Suicide City: Frenzy

Andrew Dietzel

If the aim was to get you to kill yourself, Suicide City have failed. With verve, some metal know-how, and a dash of ominous sensitivity, Frenzy will make you want to dance away any rejection and heartache instead.

Suicide City


Label: The End
US Release Date: 2009-08-04
UK Release Date: 2009-09-21
Artist website

Some bands have nonsensical names that somehow sound kind of catchy and cool. Some bands have names that reflect the identities of the members. And some band names wear their genre and style on their sleeves like a scarlet letter. Suicide City fall into the latter category. I could almost smell the still-drying nail polish and teen angst seeping out of the ether before I even heard to the album, and a quick front-to-back listening session did nothing to disprove this assumption. If I had left things there, this would have been a “screamo sucks” review and I would have gone about my business being too brutal for school, but I decided to give objectivity and Suicide City’s debut Frenzy another chance.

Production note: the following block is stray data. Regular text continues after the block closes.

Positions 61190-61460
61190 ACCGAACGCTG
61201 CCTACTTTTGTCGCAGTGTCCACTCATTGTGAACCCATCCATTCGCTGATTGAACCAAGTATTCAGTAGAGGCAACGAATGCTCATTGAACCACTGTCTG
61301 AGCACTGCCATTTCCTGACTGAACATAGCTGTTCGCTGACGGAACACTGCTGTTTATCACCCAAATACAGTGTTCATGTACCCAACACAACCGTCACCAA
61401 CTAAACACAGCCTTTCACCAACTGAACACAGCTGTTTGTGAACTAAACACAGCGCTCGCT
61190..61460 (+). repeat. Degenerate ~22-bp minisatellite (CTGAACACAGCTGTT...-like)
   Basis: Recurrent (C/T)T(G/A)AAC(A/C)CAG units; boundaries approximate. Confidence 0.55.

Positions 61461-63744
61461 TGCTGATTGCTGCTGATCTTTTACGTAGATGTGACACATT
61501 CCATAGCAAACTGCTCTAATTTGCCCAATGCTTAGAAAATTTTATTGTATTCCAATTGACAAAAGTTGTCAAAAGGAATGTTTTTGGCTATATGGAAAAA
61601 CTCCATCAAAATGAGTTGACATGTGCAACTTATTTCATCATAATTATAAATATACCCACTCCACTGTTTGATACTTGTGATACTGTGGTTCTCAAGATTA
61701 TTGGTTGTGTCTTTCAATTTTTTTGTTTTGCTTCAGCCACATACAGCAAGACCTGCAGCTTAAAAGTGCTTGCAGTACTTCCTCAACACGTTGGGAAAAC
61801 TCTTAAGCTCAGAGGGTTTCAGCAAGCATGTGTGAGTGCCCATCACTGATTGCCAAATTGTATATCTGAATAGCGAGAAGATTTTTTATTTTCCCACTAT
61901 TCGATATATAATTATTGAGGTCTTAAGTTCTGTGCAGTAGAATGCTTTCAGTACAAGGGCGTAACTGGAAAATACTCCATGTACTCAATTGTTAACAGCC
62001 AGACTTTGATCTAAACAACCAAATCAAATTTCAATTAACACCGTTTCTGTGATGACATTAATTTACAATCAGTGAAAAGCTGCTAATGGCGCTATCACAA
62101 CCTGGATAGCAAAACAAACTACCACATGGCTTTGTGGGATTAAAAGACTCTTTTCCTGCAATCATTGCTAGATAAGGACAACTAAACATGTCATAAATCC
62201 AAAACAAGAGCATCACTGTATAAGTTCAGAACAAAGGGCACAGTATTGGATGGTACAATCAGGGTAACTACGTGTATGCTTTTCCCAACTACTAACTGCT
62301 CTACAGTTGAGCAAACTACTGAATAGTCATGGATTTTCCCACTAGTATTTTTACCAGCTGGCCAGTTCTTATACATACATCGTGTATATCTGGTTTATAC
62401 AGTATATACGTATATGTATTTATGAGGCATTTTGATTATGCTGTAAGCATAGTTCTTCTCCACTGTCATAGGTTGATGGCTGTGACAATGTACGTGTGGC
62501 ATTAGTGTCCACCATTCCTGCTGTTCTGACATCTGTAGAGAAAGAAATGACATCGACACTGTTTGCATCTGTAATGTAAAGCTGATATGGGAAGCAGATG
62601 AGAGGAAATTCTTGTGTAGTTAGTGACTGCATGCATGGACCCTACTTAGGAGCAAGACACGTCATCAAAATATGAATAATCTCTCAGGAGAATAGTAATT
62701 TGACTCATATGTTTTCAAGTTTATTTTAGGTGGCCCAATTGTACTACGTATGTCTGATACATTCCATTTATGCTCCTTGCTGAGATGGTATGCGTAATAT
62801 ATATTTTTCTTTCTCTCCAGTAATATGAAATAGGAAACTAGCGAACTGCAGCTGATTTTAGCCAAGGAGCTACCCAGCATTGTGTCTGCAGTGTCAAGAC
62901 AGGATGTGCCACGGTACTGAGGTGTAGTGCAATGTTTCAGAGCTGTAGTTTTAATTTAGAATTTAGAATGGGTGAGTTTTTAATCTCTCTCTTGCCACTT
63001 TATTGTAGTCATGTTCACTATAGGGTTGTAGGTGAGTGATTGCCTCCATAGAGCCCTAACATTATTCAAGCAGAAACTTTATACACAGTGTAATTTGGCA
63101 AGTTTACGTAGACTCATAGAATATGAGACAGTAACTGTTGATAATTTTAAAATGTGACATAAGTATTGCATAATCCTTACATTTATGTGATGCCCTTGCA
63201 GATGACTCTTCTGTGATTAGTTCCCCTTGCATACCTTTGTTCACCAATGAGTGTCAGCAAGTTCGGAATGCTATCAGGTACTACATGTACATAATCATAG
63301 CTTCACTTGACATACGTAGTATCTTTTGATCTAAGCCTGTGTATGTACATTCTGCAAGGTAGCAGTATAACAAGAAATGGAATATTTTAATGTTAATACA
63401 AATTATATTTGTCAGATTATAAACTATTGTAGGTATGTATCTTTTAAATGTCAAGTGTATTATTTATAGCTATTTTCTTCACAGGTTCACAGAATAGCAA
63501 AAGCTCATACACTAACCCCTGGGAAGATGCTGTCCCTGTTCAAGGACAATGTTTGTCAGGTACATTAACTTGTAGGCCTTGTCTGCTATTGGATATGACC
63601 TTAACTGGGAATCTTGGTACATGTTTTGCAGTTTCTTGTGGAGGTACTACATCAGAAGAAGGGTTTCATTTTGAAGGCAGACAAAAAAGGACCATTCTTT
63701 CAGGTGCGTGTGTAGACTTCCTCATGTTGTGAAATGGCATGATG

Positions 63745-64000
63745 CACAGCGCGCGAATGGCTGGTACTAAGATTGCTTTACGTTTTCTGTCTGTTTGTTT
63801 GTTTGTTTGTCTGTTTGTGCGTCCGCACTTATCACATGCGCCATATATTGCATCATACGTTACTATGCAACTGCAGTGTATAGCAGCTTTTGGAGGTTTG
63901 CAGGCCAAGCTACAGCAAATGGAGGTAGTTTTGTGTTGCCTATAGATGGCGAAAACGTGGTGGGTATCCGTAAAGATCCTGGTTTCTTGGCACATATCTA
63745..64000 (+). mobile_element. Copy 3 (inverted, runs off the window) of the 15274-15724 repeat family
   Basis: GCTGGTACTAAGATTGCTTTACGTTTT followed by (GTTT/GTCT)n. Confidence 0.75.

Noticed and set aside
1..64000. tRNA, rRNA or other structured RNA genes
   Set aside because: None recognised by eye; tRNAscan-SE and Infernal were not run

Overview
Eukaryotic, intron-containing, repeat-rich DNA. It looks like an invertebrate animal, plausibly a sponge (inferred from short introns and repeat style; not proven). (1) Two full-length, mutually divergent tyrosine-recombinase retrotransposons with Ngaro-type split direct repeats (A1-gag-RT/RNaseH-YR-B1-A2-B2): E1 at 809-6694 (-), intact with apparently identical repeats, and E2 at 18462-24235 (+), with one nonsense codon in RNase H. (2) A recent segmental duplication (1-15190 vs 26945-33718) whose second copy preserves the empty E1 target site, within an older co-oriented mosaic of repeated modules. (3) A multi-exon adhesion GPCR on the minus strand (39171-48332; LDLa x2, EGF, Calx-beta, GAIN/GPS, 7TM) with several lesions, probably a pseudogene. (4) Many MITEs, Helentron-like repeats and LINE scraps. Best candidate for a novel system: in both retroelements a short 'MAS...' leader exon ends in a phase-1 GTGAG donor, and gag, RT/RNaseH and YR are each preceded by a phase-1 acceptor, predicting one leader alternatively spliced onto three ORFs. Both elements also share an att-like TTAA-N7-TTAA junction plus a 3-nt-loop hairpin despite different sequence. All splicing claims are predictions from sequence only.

The first thing that set Suicide City apart from their peers was their diversity in lineup, sporting former Biohazard guitarist Billy Gaziadei, Groovenics vocalist Karl Bernholtz, and former Kitty bassist Jennifer Arroyo, as well as the Sworn Enemy-endorsed drummer Danny Lamagna. This wasn’t the makeup-laden Myspace phenomenon from the suburbs with nasally wails and stock breakdowns for kids to pop Oxycontin to I was expecting. This was a creative Brooklyn group that showed a lot of musical experience and potential in the misleading packaging of something more contrived and by-the-numbers.